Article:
Hong Kong Autonomy Movement

(Image taken from badcanto.wordpress.com)

I’m not sure how I came across this, but often times on the Internet, one website or video provides a link or reference to another, and as I try to learn more about Hong Kong, I came across the Hong Kong Autonomy Movement. The Hong Kong Autonomy Movement, I believe, is known for its members who wave the British Hong Kong colonial flag of old at protests and on a variety of occasions to express resistance to the Chinese Communist Party. They are those who are denounced by Chinese officials for longing to return to “mistreatment” under the British and demonstrating a lack of gratefulness towards the so-called motherland that provides for Hong Kong’s needs.

But upon reading the little English content published on its blog, I realize that its ideas and actions are not as repulsive or threatening as the Chinese Communist Party perceives it to be; it lists its objectives on its blog as:

  • Universal Suffrage

  • A Hong Kong Government which makes policies for the needs and interests of Hong Kong people

  • Long term housing and land policies to ensure the quality of life of Hong Kong people

  • To reinvigorate the local industries and agriculture

  • To reformulate immigration policy; to regain full authority in approving immigrants from Mainland China

  • To review the constitutional framework under the Basic Law

  • To defend the city-state of Hong Kong, and to reject ‘mainlandisation’ policies such as the “Action Plan for the Bay Area of the Pearl River Estuary” and the brainwashing of our children in the name of “Moral and National Education”

  • To establish local language policies and to protect the Hong Kong culture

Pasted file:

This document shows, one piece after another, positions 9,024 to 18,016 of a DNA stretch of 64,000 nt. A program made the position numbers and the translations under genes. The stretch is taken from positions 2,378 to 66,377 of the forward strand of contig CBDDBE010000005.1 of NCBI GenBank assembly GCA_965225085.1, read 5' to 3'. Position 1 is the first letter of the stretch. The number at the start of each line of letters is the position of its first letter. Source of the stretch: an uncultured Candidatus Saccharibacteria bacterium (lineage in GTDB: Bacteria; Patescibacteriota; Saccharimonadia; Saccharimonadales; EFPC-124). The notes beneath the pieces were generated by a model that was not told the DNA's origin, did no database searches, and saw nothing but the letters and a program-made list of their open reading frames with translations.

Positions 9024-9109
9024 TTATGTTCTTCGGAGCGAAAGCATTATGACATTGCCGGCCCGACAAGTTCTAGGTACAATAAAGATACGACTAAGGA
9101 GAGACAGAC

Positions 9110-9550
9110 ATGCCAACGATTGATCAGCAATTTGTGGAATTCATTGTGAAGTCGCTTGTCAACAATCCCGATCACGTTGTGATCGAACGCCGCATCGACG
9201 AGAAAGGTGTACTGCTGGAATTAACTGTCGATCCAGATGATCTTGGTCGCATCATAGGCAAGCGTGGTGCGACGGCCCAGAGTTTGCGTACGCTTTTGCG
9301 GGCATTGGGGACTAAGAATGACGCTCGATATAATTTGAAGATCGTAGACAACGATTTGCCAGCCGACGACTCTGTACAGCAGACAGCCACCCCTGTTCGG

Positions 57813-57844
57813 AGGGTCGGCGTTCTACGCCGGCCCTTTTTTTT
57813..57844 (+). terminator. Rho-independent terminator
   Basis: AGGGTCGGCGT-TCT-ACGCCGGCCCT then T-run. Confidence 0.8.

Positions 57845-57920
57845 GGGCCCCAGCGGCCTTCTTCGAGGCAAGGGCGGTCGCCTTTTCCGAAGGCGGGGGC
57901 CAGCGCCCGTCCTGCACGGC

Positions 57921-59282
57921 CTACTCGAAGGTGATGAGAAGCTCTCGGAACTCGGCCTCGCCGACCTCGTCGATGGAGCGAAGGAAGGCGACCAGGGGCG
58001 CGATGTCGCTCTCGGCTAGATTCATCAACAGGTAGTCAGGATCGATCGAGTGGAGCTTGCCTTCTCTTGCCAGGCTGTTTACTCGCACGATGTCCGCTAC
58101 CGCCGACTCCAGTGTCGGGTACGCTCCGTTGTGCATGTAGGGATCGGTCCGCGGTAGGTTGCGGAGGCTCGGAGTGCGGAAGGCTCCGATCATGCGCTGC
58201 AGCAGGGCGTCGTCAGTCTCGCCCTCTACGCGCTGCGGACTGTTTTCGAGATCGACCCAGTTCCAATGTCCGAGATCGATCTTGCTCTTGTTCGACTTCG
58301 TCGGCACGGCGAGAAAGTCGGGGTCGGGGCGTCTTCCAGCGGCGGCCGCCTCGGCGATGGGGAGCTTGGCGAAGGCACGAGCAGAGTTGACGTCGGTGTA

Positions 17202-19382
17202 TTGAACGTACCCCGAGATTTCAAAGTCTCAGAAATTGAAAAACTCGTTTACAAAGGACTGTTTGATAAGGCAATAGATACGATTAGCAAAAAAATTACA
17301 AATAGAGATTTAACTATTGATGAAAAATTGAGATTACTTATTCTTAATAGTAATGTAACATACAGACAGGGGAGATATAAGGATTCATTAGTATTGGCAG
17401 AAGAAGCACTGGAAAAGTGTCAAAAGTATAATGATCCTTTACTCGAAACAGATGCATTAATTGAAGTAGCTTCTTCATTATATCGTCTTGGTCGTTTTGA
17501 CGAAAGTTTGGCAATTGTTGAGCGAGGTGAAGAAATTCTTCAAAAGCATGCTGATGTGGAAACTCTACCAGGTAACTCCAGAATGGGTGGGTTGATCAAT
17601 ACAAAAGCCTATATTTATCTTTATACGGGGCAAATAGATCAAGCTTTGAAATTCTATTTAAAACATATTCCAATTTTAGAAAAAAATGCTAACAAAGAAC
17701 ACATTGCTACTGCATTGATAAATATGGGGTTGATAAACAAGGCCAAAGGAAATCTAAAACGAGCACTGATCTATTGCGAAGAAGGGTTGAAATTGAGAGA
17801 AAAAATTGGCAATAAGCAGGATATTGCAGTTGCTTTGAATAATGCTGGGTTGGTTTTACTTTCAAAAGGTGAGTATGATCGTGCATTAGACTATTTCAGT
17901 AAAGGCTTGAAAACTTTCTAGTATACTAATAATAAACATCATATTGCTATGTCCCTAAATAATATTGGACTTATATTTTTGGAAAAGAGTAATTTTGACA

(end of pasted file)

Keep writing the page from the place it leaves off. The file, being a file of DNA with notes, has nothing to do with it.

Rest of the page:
• To review Hong Kong’s currency standard and monetary policies to strengthen Hong Kong’s financial autonomy

Its name is quite self-explanatory: HKAM, as it is abbreviated, desires not so much independence, but Hong Kong’s due freedoms and autonomy, and a government that truly seeks Hong Kong’s interests first.
HKAM is largely made up of young, idealistic Hong Kongers, as many local Hong Kong movements advocating universal suffrage or protection of Hong Kong’s unique culture are; I believe it largely organizes on Facebook. Something I find interesting about it is its explanation for its use of the colonial emblem:
A Cultural Reinterpretation of the Dragon-Lion Emblem of Hong Kong

The Emblem of the Hong Kong City-State Autonomy Movement symbolizes protection through the combination of the dragon and the lion, that is, the distillation and blending of the best parts of the Chinese and British traditions. The Hong Kong flag of the Chinese dragon and the British lion embodies the spirit of merging Chinese and British cultures, honours the history of Hong Kong, and guards the city-state of Hong Kong. This flag inherits the Hong Kong Ensign under British rule. With the newly added Chinese characters, 香港 (Hong Kong), and the white background changed to the free and noble blue, it symbolizes Hong Kong people keeping their foothold in Hong Kong, sustaining themselves, and autonomously ruling themselves.